To further aid the process of variant interpretation, observed variants are matched against a comprehensive set of databases of disease-related mutations which are collected and curated in-house, and/or accessed from the public domain or licensed from commercial sources.

The analysis of the WES data is individually tailored. During the analysis process, the clinical and family history of the patient, including symptoms, age of onset, prevalence, and inheritance patterns are taken into consideration. The precise filters used in the variant analysis are then selected based on this information.

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Blueprint Genetics analyzes WES data using a ‘genotype-first’ approach. In the genotype-first approach, the genetic data are primarily utilized to establish the diagnosis. This is in contrast to the ‘phenotype-first’ approach where WES data are filtered for genes that are known to be associated with the symptoms observed in the patient. The genotype-first approach allows for a diagnosis of an unexpected or atypical presentation of a disorder associated with previously established disease genes.

The WES data are first analyzed for variants in genes that are known to be associated with conditions showing overlap with that of the patient. If this is inconclusive, the data are then analyzed for variants that are not located within known clinically associated genes, but have properties that make them candidates for potentially disease–causing variants.

Variants are reported based on the clinical information provided. It is therefore extremely important to provide detailed clinical information with the patient sample to maximize the diagnostic yield of the genotype-first approach.

If, over time, other patients with similar phenotypes and variants in the same gene are identified, the variant may be reclassified as a likely cause of the disorder. In this circumstance, an updated report will be sent to the ordering clinician.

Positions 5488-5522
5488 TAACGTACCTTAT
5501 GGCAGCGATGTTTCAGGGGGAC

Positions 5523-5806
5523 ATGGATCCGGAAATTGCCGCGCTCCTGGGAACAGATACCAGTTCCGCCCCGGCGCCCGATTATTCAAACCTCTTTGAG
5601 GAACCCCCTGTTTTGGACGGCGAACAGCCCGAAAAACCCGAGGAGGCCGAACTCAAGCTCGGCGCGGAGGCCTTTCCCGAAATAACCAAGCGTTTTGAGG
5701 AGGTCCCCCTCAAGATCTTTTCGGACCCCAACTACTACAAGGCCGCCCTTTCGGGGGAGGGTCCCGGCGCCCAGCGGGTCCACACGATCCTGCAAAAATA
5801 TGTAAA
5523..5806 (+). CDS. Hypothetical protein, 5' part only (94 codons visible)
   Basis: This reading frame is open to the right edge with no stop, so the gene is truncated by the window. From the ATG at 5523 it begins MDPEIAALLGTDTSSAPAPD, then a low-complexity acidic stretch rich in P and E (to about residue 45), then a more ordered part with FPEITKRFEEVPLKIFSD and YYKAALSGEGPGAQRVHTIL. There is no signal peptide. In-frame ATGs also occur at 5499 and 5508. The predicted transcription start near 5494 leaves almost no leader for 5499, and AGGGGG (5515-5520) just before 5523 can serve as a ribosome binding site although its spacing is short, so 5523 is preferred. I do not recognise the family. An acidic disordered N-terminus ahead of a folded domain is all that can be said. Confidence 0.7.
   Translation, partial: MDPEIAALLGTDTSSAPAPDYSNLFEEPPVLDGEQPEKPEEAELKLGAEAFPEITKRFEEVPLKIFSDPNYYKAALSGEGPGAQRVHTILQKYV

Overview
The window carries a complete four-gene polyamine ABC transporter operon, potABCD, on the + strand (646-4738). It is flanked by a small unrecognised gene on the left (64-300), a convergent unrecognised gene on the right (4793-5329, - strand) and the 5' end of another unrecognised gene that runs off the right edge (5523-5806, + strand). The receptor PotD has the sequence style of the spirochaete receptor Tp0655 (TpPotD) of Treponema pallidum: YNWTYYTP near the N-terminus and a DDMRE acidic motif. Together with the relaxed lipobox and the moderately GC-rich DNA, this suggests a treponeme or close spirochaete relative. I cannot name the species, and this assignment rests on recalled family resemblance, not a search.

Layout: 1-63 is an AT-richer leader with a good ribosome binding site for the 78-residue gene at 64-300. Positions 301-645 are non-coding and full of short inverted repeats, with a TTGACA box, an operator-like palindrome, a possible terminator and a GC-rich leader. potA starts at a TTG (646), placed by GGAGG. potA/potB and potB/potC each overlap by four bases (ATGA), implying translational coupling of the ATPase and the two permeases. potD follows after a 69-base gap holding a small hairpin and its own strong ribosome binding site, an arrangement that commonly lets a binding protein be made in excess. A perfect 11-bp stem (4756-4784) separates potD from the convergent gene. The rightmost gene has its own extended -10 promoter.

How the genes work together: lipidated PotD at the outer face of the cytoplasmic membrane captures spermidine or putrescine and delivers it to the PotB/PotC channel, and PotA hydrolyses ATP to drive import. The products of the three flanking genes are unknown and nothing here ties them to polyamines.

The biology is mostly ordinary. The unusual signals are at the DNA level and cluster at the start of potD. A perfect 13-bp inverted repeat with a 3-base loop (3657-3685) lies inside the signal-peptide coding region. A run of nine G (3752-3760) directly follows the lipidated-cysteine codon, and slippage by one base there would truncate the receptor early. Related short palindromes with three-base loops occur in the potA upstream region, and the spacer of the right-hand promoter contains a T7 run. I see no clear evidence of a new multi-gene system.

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As WES includes all protein-coding genes of the genome, it detects variants in genes that are not related to the indication for performing WES but are of medical value for patient care. These variants are known as secondary findings.

Blueprint Genetics follows the ACMG recommendations for reporting secondary findings in clinical exome and genome sequencing to seek and report clinically actionable variants in the pre­determined genes by ACMG. These guidelines are followed if the patient or caregiver has opted­infor analysis and reporting of secondary findings. This can be attached to the order in Nucleus or sent to our laboratory via fax or land mail. For more information and the consent form click here.

If parents or other family members are also participating in the WES analysis, they also have the option to opt-in for analysis and reporting of secondary findings.

Secondary findings for additional family members are reported in a separate clinical statement than that of the index patient and are independent of the secondary findings reported in the index patient. This also requires a signed consent form for every individual who opts in.

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We do not currently report variants other than those that are considered to be associated with the indication for performing WES or that are within the ACMG-defined list of secondary findings genes.

We also do not report carrier status of variants in autosomal or X-linked recessive disease genes that are not linked with the indication for performing WES for the patient.

Lastly, pharmacogenetic variants are currently not reported.

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To view a sample WES report, please click here.

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Family members can be tested for variants identified by WES as part of our Familial Variant Testing (FVT) service. For more information, please click here.

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If samples are received on the index patient and one or more family members, all variants and segregation analysis relating to the cause of the index patient’s phenotype are reported in the index patient’s report.  

Secondary findings for family members participating in WES are reported in separate, individual reports if the family member chooses to receive this information. Otherwise, there will not be separate family member reports. 

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At this time, we do not accept prenatal samples for WES from ongoing pregancies; however, we are able to accept fetal samples for WES from a deceased fetus.